Lady M, you do paint a goo dpicture.

I, beatrice... Brideshead is my very, very favourite book.

lady macleod said...

i beatrice,

Good day to you. Thank you for the read. Yes, I love my little house. Week by week I am poshing it up. I visited a shop across from the Oudaylas today with fabulous old doors taken from homes that have been taken down or fallen down. They were in various states of repair, some quite feeble and others polished up fine. The carving of the cedar is lovely.

Kurt and Sebastian could have been in Rabat or Casablanca I should think.

lady macleod said...

Hello there m&m. Thank you for coming by and having a read. Thank you for the compliments as well. I do so love those being an unabashed approval junkie.

I Beatrice said...

Dear Lady M - you'd have found some wonderful things for your house had you been lunching with my own Lady M at super-trendy Petersham Nursery cafe the other day...

And I think Sebastian's little white house was in Fez. That's where he died at any rate. Among the holy brothers there.

So glad, M&M, to find a fellow worshipper! Do you also like The Great Gatsby I wonder......?

mutterings and meanderings said...

I, Beatrice, I am ashamed to confess I have never read The Great Gatsby (blushes furiously)

I Beatrice said...

Do try Gatsby, M & M! He's pure magic. (I wrote a little essay about him you know (about him and Dante. On my non-fiction 'Just Blogging' page...

(Sorry Lady M, about appropriating your page for this piece of shameless self-promotion! But I'm in now-or-never territory these days, so need all the help I can get.)

mahovorka said...

Beautiful imagery! I hope to visit some day!

lady macleod said...

i beatrice and m&m,

Chat away! no need for apologises.

Ah, Fez. My favorite city. A good place to leave this life and on to the next.

I fear to say i beatrice, I do not share your affection for Gatsby. I recognize its standing as an outstanding piece of literature, but I could find no character for whom I could form a real affection.

Having said that, it has been fifteen years or more since I last read it. I have discovered that as an adult I returned to favorite books from my youth and find that they have sneaked in full chapters, and the characters have motives and affections that they did not have before! Our experiences of life lived puts our literature into a new light, a new perspective. Brillant, eh?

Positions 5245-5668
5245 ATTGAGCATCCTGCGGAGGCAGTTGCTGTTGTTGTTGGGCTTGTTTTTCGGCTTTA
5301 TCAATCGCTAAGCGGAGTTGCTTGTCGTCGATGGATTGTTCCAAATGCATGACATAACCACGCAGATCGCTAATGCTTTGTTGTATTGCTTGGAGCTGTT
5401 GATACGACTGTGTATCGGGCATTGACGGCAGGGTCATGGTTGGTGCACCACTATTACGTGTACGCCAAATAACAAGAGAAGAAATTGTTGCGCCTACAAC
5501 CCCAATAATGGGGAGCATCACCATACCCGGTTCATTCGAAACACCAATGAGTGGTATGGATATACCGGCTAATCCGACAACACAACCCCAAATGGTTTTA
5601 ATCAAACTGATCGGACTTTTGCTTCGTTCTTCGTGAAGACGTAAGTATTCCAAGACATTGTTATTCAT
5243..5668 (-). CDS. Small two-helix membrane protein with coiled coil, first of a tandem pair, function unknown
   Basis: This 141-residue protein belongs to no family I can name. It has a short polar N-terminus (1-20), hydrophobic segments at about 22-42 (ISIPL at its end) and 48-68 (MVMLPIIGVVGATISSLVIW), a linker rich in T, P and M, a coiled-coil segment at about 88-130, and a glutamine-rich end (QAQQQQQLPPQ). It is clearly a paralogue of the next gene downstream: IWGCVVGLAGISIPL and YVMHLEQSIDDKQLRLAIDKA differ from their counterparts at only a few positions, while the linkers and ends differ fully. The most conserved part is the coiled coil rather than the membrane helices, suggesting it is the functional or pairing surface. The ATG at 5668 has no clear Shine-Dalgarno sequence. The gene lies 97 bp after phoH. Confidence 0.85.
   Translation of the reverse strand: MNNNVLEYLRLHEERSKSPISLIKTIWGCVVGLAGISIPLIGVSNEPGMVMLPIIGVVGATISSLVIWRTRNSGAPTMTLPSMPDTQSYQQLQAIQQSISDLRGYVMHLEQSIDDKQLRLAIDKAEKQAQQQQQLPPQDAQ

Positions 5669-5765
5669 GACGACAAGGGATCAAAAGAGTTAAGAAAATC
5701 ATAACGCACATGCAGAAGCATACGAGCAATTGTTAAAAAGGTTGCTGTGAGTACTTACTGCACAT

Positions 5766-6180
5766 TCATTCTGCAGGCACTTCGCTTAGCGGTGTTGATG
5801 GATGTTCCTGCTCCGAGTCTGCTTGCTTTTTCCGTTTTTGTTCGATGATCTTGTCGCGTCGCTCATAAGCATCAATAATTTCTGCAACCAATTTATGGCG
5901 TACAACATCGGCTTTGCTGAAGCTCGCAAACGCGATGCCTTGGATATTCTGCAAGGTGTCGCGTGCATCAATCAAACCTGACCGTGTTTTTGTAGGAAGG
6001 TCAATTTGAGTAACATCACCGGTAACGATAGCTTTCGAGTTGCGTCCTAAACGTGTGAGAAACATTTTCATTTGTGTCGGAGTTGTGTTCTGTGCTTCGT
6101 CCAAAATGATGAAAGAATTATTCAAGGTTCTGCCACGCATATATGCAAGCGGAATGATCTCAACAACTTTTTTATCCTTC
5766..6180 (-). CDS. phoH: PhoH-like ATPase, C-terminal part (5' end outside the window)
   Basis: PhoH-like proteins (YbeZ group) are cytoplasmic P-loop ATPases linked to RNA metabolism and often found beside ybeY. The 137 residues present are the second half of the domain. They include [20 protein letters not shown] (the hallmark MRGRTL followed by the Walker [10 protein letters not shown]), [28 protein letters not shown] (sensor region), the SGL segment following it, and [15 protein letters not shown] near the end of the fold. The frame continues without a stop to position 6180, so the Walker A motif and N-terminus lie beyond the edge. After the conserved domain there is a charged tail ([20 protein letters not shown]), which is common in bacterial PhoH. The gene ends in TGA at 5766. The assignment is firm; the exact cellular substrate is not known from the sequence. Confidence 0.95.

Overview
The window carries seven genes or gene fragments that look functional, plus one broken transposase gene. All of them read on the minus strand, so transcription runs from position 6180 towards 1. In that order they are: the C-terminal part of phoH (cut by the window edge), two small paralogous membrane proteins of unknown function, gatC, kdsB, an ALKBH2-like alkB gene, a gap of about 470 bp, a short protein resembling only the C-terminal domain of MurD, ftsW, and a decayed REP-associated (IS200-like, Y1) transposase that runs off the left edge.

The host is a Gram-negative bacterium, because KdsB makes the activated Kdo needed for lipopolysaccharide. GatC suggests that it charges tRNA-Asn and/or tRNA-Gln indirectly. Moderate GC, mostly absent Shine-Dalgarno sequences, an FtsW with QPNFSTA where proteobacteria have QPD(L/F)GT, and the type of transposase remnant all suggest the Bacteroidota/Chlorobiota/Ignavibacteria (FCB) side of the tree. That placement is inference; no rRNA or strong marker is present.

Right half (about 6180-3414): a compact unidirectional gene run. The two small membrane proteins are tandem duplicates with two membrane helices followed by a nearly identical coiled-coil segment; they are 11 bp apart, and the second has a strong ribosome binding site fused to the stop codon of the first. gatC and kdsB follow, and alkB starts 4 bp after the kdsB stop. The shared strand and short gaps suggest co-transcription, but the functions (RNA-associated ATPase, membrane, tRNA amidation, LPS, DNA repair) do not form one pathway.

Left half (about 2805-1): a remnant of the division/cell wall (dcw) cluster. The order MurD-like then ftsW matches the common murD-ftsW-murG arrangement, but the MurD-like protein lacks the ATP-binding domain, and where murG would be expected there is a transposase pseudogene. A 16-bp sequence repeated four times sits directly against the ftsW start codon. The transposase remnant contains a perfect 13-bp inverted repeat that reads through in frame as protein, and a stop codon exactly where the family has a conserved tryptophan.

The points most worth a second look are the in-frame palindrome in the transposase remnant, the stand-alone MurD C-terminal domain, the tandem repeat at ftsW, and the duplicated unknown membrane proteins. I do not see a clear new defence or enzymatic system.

lady macleod said...

Mahovorka,

Thank you for coming by. I am pleased you liked what you found. Do come again. And do come to Morocco, it is lovely.

Merkal said...

Very nice! I am the writer of “Top 5 things to do in Istanbul” This was my first group activity, but i liked it very much.
http://meeting-continents.blogspot.com/2007/05/top-5-things-to-do-in-istanbul.html

Have you ever been to Istanbul which links east to west, and west to east like a weblink. Istanbul played such a critical role in the world politics and culture throughout the history.

Now i have a dream i would like to share with you and Darren Rowse. All the Probloggers should meet at Istanbul and join the 29th edition of the Eurasia Marathon on Sunday 28th of October, 2007.

Let’s meet where the continents meet : As the Istanbul Eurasia Marathon starts from the Anatolian side while taking the runners to the most beautiful spots of town, signing its name under a touristic attraction as well. The Bosphorus is one of the most beautiful spots on the world and as you run through it, history of the centuries run with you on the streets.

I joined the 28th Intercontinental Istanbul EurAsia Marathon on 5th of November, 2006 together with my friends, Joe and Suat San. We enjoyed the wonderful Bosphorus, and beautiful streets of Istanbul on a cold but sunny Sunday morning. The slogan for last year’s marathon was “let’s run for a non-smoking world”.

this was my blog post for last year’s marathon:
http://meeting-continents.blogspot.com/2006/12/intercontinental-eurasia-marathon.html

I would be happy to invite you to the 29th Intercontinental Istanbul Eurasia Marathon, the only marathon to run between two continents - Europe and Asia. Istanbul is one of the oldest settlements on the world. What about participating in the 29th EurAsia Marathon in 2007 which takes place in the most beautiful places of a wonderful city that has been the capital of three empires ?

You may find details about the marathon here:
http://www.istanbulmarathon.org/english/main.asp

Please let me know if you are interested.

Have a nice day!
Mert